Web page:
Paraphrased from the announcement
When Queen Victoria came to the throne in 1837 there were about 500 Masonic lodges in the British Empire. By the time she died in 1901, there were nearly 2,000. All these new lodges needed equipment and all the new members needed their ceremonial costumes so these years also saw the development of specialist retailers who adopted modern marketing techniques to reach their audience. ‘The Masonic Emporium’ exhibition at the Library and Museum of Freemasonry in Freemasons’ Hall in London’s Covent Garden explores the development of this market, telling the story of its suppliers and customers. It runs from Thursday 1 July to Thursday 23 December 2010 and is free of charge to all visitors.
The exhibition also explores how manufacturing for this market changed from a small scale
Robes and aprons, jewels and collars, tracing board and working tools, books and lodge stationery, decorative china and commemorative silverware, the needs of the individual mason both at the lodge and at home, the needs of both an ordinary lodge and the United Grand Lodge of England, this was the market the various companies competed against each other to supply. The fruits of their labour can be seen in the Library and Museum today. This is the history explored in ‘The Masonic Emporium’.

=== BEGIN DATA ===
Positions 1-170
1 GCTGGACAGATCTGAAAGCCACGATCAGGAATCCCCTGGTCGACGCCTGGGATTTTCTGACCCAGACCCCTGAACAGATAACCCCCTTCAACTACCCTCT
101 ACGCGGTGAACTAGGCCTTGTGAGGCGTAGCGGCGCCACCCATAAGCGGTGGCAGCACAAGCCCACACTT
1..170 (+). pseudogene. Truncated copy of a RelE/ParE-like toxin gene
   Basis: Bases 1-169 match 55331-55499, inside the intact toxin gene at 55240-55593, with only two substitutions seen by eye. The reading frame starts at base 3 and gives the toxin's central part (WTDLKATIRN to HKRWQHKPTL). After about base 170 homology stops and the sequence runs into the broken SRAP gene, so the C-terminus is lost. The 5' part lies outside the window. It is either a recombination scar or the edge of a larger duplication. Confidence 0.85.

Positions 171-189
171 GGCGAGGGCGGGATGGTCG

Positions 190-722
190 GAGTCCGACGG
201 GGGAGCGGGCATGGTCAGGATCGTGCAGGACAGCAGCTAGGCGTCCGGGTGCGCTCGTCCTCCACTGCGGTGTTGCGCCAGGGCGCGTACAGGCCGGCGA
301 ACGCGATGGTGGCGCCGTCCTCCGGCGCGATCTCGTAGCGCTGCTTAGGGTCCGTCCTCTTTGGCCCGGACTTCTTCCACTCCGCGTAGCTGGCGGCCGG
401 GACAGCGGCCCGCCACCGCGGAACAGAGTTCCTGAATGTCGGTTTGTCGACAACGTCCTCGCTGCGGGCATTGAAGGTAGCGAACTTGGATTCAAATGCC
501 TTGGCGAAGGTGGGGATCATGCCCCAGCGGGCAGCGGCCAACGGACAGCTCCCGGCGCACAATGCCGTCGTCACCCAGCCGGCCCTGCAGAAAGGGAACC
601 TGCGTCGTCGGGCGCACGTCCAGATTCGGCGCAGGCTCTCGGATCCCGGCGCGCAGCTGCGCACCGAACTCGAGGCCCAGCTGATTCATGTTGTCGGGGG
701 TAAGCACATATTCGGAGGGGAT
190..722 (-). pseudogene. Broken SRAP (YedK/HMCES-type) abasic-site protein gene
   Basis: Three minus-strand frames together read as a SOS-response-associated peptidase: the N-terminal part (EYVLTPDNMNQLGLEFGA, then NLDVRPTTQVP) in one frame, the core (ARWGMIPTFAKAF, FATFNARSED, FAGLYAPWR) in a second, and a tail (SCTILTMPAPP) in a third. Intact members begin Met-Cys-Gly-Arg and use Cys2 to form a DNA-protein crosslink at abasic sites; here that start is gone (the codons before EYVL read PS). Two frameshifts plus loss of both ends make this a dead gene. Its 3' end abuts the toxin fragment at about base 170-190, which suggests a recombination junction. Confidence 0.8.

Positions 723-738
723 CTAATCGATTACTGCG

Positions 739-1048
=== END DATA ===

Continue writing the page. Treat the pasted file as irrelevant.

Download the full PDF here.
Who/What/Where – VISITOR INFORMATION
Exhibition Title: The Masonic Emporium
Venue: The Library and Museum of Freemasonry, Freemasons’ Hall,
Great Queen Street, London, WC2B 5AZExhibition dates: Thursday 1 July – Thursday 23
Exhibition free of charge to all visitors
Opening hours: Monday to Friday, 10am to 5pm. Museum closed at weekends.
Visitor information: www.freemasonry.london.museum
or +44 (0)20 7395 9257
LIBRARY & MUSEUM OF FREEMASONRY
Registered charity number 1058497
Freemasons’ Hall, Great Queen Street
Covent Garden, London WC2B 5AZ
Telephone: +44 (0)20 7395 9257